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Akron pianist Kofi Boakye reflects on his breakout year, from the big screen to the Apollo stage

Akron musician Kofi Boakye poses for a portrait
Ramahn Wilder
Really Goody Studios
Akron native Kofi Boakye, age 23, has seen glimpses of stardom this past year. Performing as Kofi B, the pianist took home the grand prize at the Apollo Amateur Night competition, appeared in a Hollywood film and was nominated for two Emmy awards.

Nicknamed “the other kid from Akron,” Kofi Boakye—who performs professionally as Kofi B—took his talents from Northeast Ohio to Berklee College of Music in 2019 to hone his skills as a pianist, producer and songwriter.

When the COVID-19 pandemic hit, the young musician moved from Boston back to Akron, shifting his focus from “schooling to surviving”.

In 2022, new opportunities came knocking that launched Boakye into the national spotlight.

“At the time, I was submitting things for a number of different talent competitions,” Boakye said. “One day I got a random email, and they say, ‘Congratulations, you've been selected to be a part of Amateur Night at the Apollo.’ And that started my Apollo journey.”

Boakye traveled to Harlem, New York, to play the famed Apollo Historic Theater.

He performed the Floetry song “Say Yes” as the only instrumentalist in the competition. Boakye was named the winner and took home the $20,000 grand prize.

Boakye, who was also the runner-up at the competition in 2019, said last year felt like it was his time to win.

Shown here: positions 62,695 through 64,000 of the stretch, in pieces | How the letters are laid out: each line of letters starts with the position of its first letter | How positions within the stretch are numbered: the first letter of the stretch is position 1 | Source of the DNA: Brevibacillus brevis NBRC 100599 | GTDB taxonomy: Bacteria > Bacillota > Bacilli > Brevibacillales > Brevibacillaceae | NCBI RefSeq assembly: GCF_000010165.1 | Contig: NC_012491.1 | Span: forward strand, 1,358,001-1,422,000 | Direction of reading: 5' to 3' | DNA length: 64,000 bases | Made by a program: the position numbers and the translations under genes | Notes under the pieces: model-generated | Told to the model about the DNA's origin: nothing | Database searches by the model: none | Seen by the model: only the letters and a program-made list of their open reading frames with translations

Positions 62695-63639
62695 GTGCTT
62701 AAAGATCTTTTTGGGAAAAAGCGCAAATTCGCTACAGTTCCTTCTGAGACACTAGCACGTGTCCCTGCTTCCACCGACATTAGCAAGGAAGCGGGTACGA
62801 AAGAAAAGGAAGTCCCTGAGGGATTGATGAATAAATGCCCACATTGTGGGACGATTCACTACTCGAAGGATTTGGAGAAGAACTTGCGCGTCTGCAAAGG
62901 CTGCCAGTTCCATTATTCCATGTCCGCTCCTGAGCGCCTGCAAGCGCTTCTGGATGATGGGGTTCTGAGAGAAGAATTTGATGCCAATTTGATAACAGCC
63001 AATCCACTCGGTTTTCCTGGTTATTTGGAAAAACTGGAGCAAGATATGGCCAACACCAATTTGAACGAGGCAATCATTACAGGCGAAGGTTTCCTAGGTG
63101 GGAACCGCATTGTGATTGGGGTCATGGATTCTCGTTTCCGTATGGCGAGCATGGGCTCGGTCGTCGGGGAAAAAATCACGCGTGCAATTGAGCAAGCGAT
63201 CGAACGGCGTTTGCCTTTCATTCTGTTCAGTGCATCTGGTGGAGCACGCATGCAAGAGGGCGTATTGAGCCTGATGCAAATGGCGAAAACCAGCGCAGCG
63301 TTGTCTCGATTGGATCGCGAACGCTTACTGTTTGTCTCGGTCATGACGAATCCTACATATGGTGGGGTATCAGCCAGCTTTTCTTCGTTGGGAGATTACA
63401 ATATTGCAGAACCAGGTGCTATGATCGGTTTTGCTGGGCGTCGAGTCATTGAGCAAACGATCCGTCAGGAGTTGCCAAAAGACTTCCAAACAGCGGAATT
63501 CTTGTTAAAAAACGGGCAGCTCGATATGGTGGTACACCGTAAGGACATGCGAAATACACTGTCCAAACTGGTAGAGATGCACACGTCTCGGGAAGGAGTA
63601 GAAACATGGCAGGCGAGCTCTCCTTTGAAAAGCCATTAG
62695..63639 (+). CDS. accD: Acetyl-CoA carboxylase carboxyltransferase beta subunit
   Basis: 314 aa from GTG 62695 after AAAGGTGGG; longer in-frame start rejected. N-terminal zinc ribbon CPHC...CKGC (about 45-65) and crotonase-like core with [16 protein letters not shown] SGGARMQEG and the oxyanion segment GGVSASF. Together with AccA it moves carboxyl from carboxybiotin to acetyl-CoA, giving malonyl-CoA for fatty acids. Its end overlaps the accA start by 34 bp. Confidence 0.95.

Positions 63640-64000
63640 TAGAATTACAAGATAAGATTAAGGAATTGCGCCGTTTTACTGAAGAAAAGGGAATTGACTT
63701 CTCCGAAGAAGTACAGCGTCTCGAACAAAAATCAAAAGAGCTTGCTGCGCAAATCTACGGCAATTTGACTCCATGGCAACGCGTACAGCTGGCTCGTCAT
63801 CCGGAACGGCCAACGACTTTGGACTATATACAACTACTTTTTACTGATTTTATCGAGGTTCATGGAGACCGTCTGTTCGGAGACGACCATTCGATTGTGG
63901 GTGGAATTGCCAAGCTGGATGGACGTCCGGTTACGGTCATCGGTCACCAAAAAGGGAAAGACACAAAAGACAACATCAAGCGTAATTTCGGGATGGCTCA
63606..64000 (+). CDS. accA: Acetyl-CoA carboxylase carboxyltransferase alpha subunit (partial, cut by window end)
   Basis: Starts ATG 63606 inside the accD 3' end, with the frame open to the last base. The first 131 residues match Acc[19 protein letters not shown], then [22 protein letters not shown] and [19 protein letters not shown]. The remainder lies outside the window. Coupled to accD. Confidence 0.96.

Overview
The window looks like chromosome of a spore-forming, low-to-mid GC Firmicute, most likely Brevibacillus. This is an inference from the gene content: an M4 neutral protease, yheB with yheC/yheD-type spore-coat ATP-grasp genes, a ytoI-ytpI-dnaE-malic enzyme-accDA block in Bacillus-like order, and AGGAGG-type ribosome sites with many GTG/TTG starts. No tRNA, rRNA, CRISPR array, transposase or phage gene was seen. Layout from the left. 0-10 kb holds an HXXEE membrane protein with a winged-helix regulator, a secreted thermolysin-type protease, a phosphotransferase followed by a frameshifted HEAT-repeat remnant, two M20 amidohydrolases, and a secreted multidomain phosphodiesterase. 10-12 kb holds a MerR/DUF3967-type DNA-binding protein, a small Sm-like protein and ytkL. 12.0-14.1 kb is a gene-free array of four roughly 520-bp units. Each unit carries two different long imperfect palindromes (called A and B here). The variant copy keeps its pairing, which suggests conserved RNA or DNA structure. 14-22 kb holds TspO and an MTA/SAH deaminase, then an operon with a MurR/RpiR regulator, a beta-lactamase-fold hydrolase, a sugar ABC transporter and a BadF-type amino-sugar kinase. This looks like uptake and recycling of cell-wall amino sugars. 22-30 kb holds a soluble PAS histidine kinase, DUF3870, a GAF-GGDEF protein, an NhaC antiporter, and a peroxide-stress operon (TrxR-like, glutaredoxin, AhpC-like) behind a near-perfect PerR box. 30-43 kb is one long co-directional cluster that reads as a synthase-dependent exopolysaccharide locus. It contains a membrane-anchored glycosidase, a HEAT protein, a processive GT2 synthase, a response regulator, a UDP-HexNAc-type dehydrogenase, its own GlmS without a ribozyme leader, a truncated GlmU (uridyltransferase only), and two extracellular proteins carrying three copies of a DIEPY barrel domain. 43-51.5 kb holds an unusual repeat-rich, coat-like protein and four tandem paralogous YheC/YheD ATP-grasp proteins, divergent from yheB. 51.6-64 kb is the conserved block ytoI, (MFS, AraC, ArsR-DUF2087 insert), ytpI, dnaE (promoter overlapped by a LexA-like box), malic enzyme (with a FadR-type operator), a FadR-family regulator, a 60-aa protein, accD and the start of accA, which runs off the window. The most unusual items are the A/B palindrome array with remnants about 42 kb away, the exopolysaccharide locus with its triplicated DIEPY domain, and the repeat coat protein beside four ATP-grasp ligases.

“The Apollo theater is the epicenter of Black excellence,” Boakye said. “The Apollo has opened the doors for so many people—Michael Jackson, Stevie Wonder, Ella Fitzgerald, Whitney Houston, even modern-day artists like H.E.R., Machine Gun Kelly. I mean, the list goes on and on. And now you can say my name in that, too.”

From the live stage to the silver screen

Performing at the Apollo and winning the competition wasn’t the only milestone Boakye achieved in 2022.

Akron musician Kofi Boakye sits on a stool resting against a keyboard
Matthew Jay Photography
Kofi Boakye raised $50,000 to attend Berklee College of Music in 2019. The musician now spends his time between Boston and Akron.

A year prior, Boakye launched a media production company called BlaBoak Ventures, a blend of his family names Bland and Boakye.

His company produced a televised musical performance and political interview that were both nominated for Emmy Awards from the Great Lakes Chapter of the National Academy of Television Arts & Sciences.

Then, Hollywood came calling.

“A random supporter of mine, that doesn't live in Ohio, reached out or sent a message to me on Instagram and it just said, ‘Pianist wanted for a movie,’” Boakye said.

Boakye submitted a video of his Apollo performance and received a call from a casting director.

“She said, ‘You know, they want you for a Whitney movie. They want you,’” Boakye said.

The film, “I Wanna Dance With Somebody,” stars Naomi Ackie as Whitney Houston and premiered in December 2022.

Boakye was tapped to perform piano in one of the biopic’s scenes, which was filmed in Boston.

“We were able to put together a really successful day of shooting that scene, and the rest is history,” Boakye said. “I did some of the music for the movie. I mean, a phone call like that really just changed my life.”